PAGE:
Many people would say that new technologies speed up life, indicated by terms such as “fast forward” or “multitasking.” The same people might add that because young people live in a fast-paced, digitally-enhanced world, we need to change schooling accordingly. If we don’t use technologies to match their pace, we’ll lose them. Moreover, there is so much more to learn today. We need to use podcasts, mobile technologies, video, on-demand resources, blogs, SMS, and other tools to speed up learning for the millenial generation.
Other people question the rush to new learning technologies. They argue that it’s good to learn in a slow, considered, and reflective way. Better to immerse oneself in a book, to read, even re-read difficult passages. Schooling should counter, not acquiesce to, the blur of modern life.
This debate is unlikely to reach an easy resolution. But as is often the case, the polar opposites here share some unquestioned assumptions. Both seem to think that the new technologies accelerate; they just disagree about whether that’s a good or bad thing.
However, when I’ve observed learning in classrooms with a thoughtful use of new technologies, I’ve often seen the contrary: Learning seems stretched out or slowed down. For example, in my last post about The Hundred-Mile-An-Hour Dog, I talked about a primary-level class doing digital storytelling around a book they had read. They built dioramas for scenes in the story, constructed clay figurines for the characters, photographed events in each episode, wrote narration for the scenes, checked grammar and spelling, and eventually created a photostory. This took many class sessions and involved discussions about the story, choices in design and presentation, and referring to the text for details. Certainly the new technologies (digital camera, computer) made it easier to carry out aspects of the project. But the overall effect was to engage the students in a deeper, more critical form of reading and response.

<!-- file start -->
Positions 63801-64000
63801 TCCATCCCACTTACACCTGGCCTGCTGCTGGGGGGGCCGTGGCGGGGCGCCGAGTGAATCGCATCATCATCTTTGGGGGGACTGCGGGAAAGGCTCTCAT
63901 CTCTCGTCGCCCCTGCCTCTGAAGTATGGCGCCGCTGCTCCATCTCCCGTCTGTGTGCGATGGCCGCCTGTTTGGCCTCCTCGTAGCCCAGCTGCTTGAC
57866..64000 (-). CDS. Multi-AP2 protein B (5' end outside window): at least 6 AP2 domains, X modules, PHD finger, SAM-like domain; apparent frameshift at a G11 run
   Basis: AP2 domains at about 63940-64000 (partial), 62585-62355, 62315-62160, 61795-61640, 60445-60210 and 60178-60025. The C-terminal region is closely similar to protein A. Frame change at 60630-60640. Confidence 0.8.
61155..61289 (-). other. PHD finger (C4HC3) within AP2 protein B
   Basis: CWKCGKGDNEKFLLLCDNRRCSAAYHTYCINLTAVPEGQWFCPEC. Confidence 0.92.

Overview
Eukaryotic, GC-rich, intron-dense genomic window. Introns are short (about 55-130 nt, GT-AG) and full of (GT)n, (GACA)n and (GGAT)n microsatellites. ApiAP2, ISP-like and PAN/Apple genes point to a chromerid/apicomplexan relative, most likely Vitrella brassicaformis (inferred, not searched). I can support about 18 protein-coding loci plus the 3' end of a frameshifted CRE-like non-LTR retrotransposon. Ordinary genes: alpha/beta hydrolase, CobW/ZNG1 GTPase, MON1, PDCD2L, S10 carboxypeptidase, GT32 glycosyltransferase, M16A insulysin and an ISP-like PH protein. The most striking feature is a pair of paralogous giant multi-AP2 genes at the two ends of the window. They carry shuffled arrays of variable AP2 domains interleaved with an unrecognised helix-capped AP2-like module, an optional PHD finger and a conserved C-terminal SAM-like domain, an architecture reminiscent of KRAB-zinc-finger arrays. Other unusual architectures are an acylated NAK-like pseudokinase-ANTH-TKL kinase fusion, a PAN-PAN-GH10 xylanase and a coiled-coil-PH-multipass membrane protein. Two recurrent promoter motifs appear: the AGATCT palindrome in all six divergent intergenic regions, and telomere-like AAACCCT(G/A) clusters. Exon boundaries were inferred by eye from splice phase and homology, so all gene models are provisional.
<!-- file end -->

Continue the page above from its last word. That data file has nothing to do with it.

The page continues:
During this time, they didn’t read as many stories as they might have, or write as many words. One might say that their learning slowed down. At the same time it had become more substantive and meaningful. In contrast, their usual activities are sometimes rushed and unreflective.
So now, I’d like to flip the debate. Those who embrace the new technologies need to say that they’re good, not because they accommodate the fast pace of modern life, but because they slow it down. And those who oppose them need to realize that we often use the old tools in cursory, shallow ways which might be corrected with new technologies.
“Slow learning” reminds me of the slow food movement, which focuses on the process of cooking quality food, in reaction to our prediliction for “fast”, inferior-quality food and “fast life” of industrialised society generally. You’ve touched on some key issues here, especially the capacity for new technologies to enable “deep” learning and the development of problem-solving and critical thinking skills. I think one of the major reasons for this is that students can use these tools to become active producers, rather than passive consumers, of knowledge.